I often envy 1:1 schools and schools with unlimited WiFi. I would love to have classes that can instantly download something, search for information, or watch a tutorial on their iPads. Using technology in class is a game-changer, but my school currently lacks the bandwidth infrastructure (though it is coming!). Despite not having WiFi at school– yes, you read that correctly– my students have done a great job learning to use their devices (especially with Evernote) independently.
Thirty years ago, my school was built on the side of a mountain. It’s not a Rocky Mountains’ mountain, but an Arkansas mountain nonetheless, and for the original school leaders, having a reliable Internet infrastructure was just as high on their must-haves list as was installing field turf for the football field. It just wasn’t an option.
Fast-forward to today. Due to our geographic location, our current bandwidth is pretty limited, and WiFi just isn’t an option for our students. Even though we want our students to use technology in class, it’s just not convenient for them and they have had to work around some issues. For the students without 3G devices or unlimited data plans, using technology at school is sometimes (often) less convenient and very cumbersome.
However, I still have pushed my students to use their devices at school. For my class, Evernote has been great for several reasons:
- Students create notes and sync later. It’s not uncommon for students to create a note on Evernote but then ask if they can share it with me when they get home (aka have WiFi).
- Students have developed a rhythm of syncing their Evernote accounts before heading off to school. They’ve had to learn to think proactively and plan ahead.
- Premium account members have offline notebooks which allow notes to be stored on the device as well as in the Evernote cloud. (We began the year hoping all students would be given Premium accounts, but that didn’t work out. Some students did choose to pay for their own accounts, but most still use the free account.)
This has been a good transition year of using technology at school– sort of. Next year we’ll have WiFi and the proper bandwidth for our campus, and we’ll move forward. It would have been really easy to stockpile classroom ideas for next year and wait for the perfect conditions– you know, playing the “if only… then” game. However, I don’t regret pushing the envelope and encouraging and/or requiring my students to use technology this year. It’s been great for me and for them.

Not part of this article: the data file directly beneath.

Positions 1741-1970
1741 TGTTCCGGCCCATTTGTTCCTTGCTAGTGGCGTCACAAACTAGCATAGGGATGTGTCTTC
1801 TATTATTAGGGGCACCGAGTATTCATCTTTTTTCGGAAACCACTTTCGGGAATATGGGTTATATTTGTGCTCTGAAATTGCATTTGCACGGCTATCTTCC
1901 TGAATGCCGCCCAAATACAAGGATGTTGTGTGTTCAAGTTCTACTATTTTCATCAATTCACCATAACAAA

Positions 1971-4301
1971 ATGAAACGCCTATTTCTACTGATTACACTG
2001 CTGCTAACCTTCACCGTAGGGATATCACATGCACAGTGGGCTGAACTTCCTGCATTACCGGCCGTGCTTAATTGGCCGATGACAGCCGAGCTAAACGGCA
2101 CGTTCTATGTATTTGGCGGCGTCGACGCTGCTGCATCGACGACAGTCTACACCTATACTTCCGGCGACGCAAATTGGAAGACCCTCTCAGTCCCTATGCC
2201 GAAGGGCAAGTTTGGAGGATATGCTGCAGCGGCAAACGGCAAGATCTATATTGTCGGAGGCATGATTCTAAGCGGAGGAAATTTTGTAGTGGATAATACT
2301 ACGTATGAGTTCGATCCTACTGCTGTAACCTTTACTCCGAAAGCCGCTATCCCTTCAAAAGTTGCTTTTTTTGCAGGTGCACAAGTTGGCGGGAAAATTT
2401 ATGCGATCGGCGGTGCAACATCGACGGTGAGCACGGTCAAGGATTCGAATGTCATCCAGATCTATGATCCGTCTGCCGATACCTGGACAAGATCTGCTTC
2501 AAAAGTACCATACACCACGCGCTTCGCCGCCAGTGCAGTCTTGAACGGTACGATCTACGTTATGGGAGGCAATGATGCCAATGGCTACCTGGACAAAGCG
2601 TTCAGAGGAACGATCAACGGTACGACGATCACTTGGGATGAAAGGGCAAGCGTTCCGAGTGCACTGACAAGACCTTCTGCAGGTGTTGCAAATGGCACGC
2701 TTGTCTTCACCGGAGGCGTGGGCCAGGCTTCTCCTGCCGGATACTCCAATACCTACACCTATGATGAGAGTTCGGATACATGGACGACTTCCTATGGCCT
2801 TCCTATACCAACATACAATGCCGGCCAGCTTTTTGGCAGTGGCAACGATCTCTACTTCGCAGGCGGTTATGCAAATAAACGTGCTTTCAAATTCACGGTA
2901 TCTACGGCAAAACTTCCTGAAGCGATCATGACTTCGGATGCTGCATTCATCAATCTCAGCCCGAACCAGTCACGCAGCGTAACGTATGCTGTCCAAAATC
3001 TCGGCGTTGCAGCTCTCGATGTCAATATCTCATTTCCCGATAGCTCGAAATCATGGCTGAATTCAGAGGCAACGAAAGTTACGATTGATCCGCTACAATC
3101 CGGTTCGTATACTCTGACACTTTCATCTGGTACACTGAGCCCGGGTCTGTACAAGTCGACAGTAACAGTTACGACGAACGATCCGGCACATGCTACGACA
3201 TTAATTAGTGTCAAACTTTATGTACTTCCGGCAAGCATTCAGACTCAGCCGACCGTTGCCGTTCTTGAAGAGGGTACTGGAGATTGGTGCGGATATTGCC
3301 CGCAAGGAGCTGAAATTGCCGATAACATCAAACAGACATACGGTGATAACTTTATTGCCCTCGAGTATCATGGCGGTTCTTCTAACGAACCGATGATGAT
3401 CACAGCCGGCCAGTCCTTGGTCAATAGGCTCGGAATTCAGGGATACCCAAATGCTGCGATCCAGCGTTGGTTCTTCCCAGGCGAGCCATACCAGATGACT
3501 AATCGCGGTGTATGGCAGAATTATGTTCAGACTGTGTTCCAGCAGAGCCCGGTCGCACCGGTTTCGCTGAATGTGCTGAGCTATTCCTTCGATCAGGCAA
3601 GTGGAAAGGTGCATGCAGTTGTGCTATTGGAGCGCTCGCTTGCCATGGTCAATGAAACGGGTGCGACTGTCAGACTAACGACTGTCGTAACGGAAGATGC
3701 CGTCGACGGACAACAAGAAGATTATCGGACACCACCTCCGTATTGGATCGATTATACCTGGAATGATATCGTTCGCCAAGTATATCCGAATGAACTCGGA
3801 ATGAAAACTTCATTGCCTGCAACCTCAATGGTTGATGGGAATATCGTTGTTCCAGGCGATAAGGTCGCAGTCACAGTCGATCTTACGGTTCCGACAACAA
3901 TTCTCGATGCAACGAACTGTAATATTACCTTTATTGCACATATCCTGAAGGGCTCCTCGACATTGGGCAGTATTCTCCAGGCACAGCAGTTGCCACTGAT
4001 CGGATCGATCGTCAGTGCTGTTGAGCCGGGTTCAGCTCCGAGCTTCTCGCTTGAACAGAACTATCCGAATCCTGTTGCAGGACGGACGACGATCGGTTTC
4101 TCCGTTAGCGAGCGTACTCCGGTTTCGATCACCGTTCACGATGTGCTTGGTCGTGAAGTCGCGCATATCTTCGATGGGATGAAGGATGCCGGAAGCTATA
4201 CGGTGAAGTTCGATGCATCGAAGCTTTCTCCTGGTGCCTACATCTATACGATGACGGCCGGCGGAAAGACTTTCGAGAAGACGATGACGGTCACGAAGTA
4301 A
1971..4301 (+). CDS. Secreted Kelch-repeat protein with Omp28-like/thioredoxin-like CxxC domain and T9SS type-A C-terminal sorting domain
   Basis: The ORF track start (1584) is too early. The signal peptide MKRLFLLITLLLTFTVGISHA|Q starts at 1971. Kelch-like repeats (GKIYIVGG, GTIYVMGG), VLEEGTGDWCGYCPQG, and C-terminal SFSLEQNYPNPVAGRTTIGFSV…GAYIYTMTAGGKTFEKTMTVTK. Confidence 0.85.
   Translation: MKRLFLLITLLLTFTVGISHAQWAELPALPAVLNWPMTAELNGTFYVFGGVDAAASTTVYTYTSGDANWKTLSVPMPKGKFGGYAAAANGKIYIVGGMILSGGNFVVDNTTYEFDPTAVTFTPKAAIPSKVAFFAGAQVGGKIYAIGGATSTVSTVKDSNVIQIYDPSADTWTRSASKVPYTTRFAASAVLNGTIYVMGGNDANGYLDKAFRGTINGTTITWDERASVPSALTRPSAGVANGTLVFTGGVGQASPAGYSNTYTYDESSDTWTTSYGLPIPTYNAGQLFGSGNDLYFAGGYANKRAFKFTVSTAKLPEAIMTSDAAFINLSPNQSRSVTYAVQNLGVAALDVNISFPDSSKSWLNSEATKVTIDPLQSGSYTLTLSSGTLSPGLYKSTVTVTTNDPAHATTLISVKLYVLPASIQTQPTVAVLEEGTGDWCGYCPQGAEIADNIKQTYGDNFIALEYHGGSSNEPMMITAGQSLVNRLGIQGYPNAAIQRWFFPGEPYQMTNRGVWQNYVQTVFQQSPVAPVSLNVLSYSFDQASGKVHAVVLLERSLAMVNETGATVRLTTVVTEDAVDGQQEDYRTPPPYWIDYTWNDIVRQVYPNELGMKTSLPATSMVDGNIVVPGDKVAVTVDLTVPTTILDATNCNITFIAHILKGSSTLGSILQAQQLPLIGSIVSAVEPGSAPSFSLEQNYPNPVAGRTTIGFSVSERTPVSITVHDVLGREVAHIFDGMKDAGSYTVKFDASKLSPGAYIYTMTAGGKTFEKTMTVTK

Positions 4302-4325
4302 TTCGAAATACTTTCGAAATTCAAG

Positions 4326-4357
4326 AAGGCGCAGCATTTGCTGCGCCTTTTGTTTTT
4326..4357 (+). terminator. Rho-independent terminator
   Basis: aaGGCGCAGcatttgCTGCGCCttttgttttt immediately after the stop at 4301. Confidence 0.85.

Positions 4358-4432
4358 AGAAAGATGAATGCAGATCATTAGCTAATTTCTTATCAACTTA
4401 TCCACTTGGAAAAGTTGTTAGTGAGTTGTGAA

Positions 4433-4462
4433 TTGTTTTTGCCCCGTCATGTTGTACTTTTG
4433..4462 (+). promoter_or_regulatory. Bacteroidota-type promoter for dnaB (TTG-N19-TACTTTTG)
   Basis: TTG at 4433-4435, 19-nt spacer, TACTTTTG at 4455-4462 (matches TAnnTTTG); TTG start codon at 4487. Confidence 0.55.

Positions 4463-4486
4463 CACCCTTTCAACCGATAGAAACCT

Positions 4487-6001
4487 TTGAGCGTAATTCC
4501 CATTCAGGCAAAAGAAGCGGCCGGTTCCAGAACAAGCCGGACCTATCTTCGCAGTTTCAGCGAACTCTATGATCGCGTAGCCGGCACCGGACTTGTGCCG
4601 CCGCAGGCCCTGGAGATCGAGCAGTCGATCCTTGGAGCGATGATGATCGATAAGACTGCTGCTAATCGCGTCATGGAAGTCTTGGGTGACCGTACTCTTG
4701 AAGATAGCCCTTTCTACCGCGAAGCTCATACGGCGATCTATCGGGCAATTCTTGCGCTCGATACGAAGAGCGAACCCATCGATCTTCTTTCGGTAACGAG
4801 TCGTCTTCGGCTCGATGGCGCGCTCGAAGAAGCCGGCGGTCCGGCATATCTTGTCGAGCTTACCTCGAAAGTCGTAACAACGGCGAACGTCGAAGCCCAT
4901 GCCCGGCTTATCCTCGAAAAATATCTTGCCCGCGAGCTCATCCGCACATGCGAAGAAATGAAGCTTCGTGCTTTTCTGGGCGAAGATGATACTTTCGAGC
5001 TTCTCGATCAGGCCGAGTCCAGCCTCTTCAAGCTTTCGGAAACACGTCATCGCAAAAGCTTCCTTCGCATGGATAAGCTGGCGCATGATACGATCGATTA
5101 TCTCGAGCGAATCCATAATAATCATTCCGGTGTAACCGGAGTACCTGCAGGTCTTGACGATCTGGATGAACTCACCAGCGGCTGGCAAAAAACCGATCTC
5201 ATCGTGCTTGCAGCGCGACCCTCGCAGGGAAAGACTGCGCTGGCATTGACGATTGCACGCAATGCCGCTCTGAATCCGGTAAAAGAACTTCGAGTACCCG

5 Lessons I’ve Learned By Not Waiting Until Next Year To Implement Technology in my Classroom:
1. Be Patient— Sometimes I have to wait a day for something to be submitted electronically. Things get lost, deleted, or sent to junk mail. To help us through this, I’ve had to work with my students and help them figure things out.
2. Be Creative— Students have found if they stand by my window and hold up their devices, they sometimes have access to one of our school’s wireless routers. I don’t have a router (limited bandwidth, remember?) in my classroom, but the occasional signal really comes in handy. This is just one example of the many creative ideas we’ve had to make things work in class.
3. Be Flexible— The way I like to teach and have students submit assignments may not be the best. Sometimes our classroom needs to be flipped and students need to be able to work from home. Also, when students have “technical” questions, it’s really important for me to take the time to help them out.
4. Be Honest— “I don’t know” is a common response in my class. However, I follow it with “but I’ll figure it out.” I don’t have all the answers, and when the students understand this, they try to figure things out for themselves.
5. Be Adventurous— Trying something new and different is hard, takes time, and is guaranteed to fail at least once. It’s often easier to just not try than to try and fail. We’ve tried many different apps that simply didn’t work. Oh well. At least we tried, right?
These are great lessons I’ve learned, and aren’t they all lessons we’d like our students to learn as well?
Next year will be so much easier, but we’ve made things work this year. It’s easy to look at all the reasons why something won’t work. However, finding a way to make something work is way more fun.